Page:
The idea for the Heat Stress Analyzer was actually a natural one for Lorilla and his partners – all whom come from families with farming backgrounds in Davao but chose to study electrical engineering.
The idea started as a thesis topic, although Lorilla and his partners have been collaborating on various other projects for five years now.
Their research, Lorilla said, showed that heat stress was a big reason why crop yields were declining in the Philippines. He added that 1.7 million crop farms out of 4.8 million have suffered falling crop yields valued at some P10.1 billion.
Three of the partners graduated just this year, the other one just a batch ahead. As part of their thesis work, the group submitted their idea on the Heat Stress Analyzer to the Smart Wireless Engineering Education Program, an annual event organized by telco giant Smart Communications. The program sought to improve the level of technology and engineering education in the Philippines, particularly in the field of electronics engineering.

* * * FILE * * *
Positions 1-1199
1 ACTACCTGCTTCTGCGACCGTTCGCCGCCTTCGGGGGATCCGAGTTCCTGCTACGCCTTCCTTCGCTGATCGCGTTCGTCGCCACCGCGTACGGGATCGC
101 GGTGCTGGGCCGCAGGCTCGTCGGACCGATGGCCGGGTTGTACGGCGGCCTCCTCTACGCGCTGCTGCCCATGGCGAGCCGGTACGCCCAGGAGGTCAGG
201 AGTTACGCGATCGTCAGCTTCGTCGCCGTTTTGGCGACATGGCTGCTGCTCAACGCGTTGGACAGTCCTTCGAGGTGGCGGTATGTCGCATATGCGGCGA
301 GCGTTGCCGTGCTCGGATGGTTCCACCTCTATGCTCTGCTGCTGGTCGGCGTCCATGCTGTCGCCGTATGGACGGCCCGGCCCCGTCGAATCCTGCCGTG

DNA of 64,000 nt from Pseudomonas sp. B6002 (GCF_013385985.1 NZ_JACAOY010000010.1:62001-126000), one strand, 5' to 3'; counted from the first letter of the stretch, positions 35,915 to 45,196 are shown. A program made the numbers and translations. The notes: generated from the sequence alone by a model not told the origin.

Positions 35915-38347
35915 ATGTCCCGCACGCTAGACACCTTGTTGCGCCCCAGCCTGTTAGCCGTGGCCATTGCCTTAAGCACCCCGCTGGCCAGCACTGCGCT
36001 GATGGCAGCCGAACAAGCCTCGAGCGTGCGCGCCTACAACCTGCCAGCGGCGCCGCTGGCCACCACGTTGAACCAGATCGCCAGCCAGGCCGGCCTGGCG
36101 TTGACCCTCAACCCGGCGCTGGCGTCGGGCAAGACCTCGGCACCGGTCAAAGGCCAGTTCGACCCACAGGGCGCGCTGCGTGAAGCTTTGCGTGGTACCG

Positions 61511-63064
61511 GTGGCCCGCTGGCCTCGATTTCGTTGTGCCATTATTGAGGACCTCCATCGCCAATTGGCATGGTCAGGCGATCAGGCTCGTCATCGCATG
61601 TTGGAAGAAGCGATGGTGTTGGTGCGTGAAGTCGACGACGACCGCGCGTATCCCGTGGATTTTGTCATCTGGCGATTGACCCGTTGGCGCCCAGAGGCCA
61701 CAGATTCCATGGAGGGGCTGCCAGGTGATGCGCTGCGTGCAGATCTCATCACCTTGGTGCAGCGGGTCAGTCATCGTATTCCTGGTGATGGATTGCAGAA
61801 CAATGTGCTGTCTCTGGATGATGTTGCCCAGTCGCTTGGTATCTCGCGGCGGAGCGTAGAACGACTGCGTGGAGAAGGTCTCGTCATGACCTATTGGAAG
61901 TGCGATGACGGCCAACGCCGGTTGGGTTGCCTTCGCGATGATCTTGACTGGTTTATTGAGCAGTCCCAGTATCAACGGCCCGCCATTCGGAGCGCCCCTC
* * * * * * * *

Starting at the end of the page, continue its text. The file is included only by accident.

“The Philippine participation in the conference is [a]start and a sign [of the country’s]growing cooperation in the field of technology and entrepreneurship,” Lorilla said after attending the digital conference in Israel.
Their group wanted to encourage other young Filipino innovators not only to make “cool and helpful things” but also to go into business, he added.
As for their start-up, Lorilla said he and his partners have big dreams of going global and offering their innovation to areas most affected by drought.
But first, they have to grow their own budding enterprise.
The young entrepreneurs’ priority for now is to raise more money for research and development, product development, and marketing.